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I Failed the No-Knead Bread

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Posted on : 12:36 PM | By : Nic | In :

You know that bread that 4-year old's can make? Well I failed it. But it's not entirely my fault! It's what I get for substitutions. The first problem was that the dough didn't rise all that much. It's supposed to rise for 12-20 hours, but I checked it around 8 and it seemed to have reached a limit and actually looked like it might fall, but I left it. The total rising time was about 18 hours but I'm not sure if it doubled, which might have been due to my yeast not being the newest.

Then when I dumped it, it turns out that not having plastic wrap can be a bad thing because it had a dried-out skin on the top. I folded that in as the instructions said, forming a ball, and then wrapped it in the floured towel in my Calphalon stock pot where it had a nap for an hour or so. Then I was supposed to put that whole thing in a pre-heating oven for 30 minutes. About 15 minutes into that, I smelled bread baking. Now I knew that the bread wasn't supposed to baked during that time - it was another rising time, and I started worrying about the towel. So I pulled it out and sure enough, it was baking and the towel was scorched. I had a half-baked loaf stuck (more like fused) to a burnt towel. The first thing I did was leave the kitchen for a bit to avoid looking at such a sad sight. But it smelled so good... surely something could be done?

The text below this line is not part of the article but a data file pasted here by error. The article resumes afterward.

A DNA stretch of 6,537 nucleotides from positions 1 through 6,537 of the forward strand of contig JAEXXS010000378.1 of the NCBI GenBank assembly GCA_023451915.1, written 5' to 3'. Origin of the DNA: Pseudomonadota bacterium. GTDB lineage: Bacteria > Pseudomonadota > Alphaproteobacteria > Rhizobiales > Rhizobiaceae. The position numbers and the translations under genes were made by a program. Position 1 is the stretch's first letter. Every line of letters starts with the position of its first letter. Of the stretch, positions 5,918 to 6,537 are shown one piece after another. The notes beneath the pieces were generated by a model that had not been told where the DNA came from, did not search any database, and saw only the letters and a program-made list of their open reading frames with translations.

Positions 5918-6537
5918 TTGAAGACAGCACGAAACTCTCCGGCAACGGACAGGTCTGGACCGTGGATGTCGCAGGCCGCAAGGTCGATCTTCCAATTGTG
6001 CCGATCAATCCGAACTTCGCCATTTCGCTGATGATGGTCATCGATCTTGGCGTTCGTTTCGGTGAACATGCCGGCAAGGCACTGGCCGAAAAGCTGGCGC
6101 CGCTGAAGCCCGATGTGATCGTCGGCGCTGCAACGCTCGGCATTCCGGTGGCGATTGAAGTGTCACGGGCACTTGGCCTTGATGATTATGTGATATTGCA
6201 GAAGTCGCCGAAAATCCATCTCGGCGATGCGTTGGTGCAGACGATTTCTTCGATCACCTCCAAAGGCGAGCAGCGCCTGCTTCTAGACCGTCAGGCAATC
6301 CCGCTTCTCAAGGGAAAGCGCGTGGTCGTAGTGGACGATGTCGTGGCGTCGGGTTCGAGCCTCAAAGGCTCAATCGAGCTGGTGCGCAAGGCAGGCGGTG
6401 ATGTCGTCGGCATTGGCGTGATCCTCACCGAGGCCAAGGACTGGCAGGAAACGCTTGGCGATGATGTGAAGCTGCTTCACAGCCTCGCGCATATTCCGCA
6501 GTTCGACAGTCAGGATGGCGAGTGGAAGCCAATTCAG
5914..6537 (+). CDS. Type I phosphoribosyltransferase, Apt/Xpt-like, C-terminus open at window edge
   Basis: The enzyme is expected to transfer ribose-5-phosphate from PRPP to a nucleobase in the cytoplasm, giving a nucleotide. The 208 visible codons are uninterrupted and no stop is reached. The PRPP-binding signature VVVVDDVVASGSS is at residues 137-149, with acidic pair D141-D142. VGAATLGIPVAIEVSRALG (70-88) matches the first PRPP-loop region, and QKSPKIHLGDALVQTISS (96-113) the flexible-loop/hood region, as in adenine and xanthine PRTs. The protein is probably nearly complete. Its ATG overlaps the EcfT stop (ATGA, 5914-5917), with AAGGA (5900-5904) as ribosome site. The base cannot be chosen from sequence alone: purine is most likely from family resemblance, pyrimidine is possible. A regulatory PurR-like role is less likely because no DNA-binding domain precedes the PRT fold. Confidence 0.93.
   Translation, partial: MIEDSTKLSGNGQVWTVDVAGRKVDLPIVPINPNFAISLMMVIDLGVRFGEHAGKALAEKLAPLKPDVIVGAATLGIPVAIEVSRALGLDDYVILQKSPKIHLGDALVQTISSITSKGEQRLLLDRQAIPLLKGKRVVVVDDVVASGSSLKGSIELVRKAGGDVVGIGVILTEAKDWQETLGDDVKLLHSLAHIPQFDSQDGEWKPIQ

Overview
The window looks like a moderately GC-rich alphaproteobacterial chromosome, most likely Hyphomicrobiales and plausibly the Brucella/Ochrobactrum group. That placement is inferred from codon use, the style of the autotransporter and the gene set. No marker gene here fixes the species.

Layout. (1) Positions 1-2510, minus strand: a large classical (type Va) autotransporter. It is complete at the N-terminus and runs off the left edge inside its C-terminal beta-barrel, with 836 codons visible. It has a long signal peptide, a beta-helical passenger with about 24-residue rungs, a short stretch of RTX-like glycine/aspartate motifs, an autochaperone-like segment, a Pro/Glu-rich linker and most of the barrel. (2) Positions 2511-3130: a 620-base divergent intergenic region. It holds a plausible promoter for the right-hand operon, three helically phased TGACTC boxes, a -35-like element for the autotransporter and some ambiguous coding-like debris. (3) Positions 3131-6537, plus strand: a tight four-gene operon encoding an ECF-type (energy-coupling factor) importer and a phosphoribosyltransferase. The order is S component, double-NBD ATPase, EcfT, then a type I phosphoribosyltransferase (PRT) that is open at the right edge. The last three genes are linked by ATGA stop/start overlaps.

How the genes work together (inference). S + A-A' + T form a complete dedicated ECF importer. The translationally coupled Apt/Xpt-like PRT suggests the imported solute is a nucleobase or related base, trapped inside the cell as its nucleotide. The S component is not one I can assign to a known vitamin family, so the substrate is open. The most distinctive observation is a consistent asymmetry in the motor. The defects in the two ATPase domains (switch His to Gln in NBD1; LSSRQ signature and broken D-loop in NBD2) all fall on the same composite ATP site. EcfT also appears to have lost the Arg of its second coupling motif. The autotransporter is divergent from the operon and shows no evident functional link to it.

I pulled the remaining doughy goo and half-baked parts off the towel, dumped them back into the pot and baked them for another 20 minutes. I had to throw the towel away -a layer of bread had attached itself to the very fibers of that thing and weren't letting go. What came out of the oven was a bunch of chunks of very heavy, crunchy, but tasty bread pieces that had a faint flavor of sourdough (wherever that came from).


The lesson learned is that just because it is oven-safe doesn't mean you can bake bread in it. A much thicker ceramic or cast iron container would have been better... I just need to get one with a lid and I can try this again.

Comments (1)

I haven't tried the no-knead bread. It sounds a bit too good to be true. I have however figured out the secret to keeping yeast longer - stick it in the freezer, then just scoop out what the recipe needs a bit before it's needed and allow it to wake back up at room temperature for a bit before proofing. I've had my yeast in the freezer for several months and it's still good :)

~Tara